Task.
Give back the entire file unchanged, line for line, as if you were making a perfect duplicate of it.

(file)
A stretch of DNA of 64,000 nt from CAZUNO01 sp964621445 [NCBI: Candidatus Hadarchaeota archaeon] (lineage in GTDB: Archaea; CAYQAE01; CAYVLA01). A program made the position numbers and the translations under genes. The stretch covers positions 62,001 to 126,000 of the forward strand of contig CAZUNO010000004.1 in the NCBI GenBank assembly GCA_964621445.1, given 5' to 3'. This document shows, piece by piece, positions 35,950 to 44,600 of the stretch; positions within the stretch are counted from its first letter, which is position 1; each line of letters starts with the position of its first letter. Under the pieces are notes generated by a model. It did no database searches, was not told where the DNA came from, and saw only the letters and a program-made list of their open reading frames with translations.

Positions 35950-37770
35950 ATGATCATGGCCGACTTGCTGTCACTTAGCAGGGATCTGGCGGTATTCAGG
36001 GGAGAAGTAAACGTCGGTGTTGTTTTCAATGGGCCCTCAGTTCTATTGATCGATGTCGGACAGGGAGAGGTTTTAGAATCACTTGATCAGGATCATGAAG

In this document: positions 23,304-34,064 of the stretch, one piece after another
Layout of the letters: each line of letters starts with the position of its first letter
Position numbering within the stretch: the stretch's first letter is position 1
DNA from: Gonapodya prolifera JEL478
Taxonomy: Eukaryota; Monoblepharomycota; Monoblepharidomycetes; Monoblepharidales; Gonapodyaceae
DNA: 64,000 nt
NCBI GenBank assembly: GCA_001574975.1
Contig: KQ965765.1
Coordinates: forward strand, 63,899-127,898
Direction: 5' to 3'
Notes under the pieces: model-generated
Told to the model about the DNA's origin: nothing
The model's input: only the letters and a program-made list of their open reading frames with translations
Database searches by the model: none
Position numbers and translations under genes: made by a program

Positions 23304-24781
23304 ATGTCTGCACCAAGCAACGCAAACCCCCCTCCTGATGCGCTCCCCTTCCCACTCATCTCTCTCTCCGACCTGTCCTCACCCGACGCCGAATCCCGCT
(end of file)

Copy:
A stretch of DNA of 64,000 nt from CAZUNO01 sp964621445 [NCBI: Candidatus Hadarchaeota archaeon] (lineage in GTDB: Archaea; CAYQAE01; CAYVLA01). A program made the position numbers and the translations under genes. The stretch covers positions 62,001 to 126,000 of the forward strand of contig CAZUNO010000004.1 in the NCBI GenBank assembly GCA_964621445.1, given 5' to 3'. This document shows, piece by piece, positions 35,950 to 44,600 of the stretch; positions within the stretch are counted from its first letter, which is position 1; each line of letters starts with the position of its first letter. Under the pieces are notes generated by a model. It did no database searches, was not told where the DNA came from, and saw only the letters and a program-made list of their open reading frames with translations.

Positions 35950-37770
35950 ATGATCATGGCCGACTTGCTGTCACTTAGCAGGGATCTGGCGGTATTCAGG
36001 GGAGAAGTAAACGTCGGTGTTGTTTTCAATGGGCCCTCAGTTCTATTGATCGATGTCGGACAGGGAGAGGTTTTAGAATCACTTGATCAGGATCATGAAG

In this document: positions 23,304-34,064 of the stretch, one piece after another
Layout of the letters: each line of letters starts with the position of its first letter
Position numbering within the stretch: the stretch's first letter is position 1
DNA from: Gonapodya prolifera JEL478
Taxonomy: Eukaryota; Monoblepharomycota; Monoblepharidomycetes; Monoblepharidales; Gonapodyaceae
DNA: 64,000 nt
NCBI GenBank assembly: GCA_001574975.1
Contig: KQ965765.1
Coordinates: forward strand, 63,899-127,898
Direction: 5' to 3'
Notes under the pieces: model-generated
Told to the model about the DNA's origin: nothing
The model's input: only the letters and a program-made list of their open reading frames with translations
Database searches by the model: none
Position numbers and translations under genes: made by a program

Positions 23304-24781
23304 ATGTCTGCACCAAGCAACGCAAACCCCCCTCCTGATGCGCTCCCCTTCCCACTCATCTCTCTCTCCGACCTGTCCTCACCCGACGCCGAATCCCGCT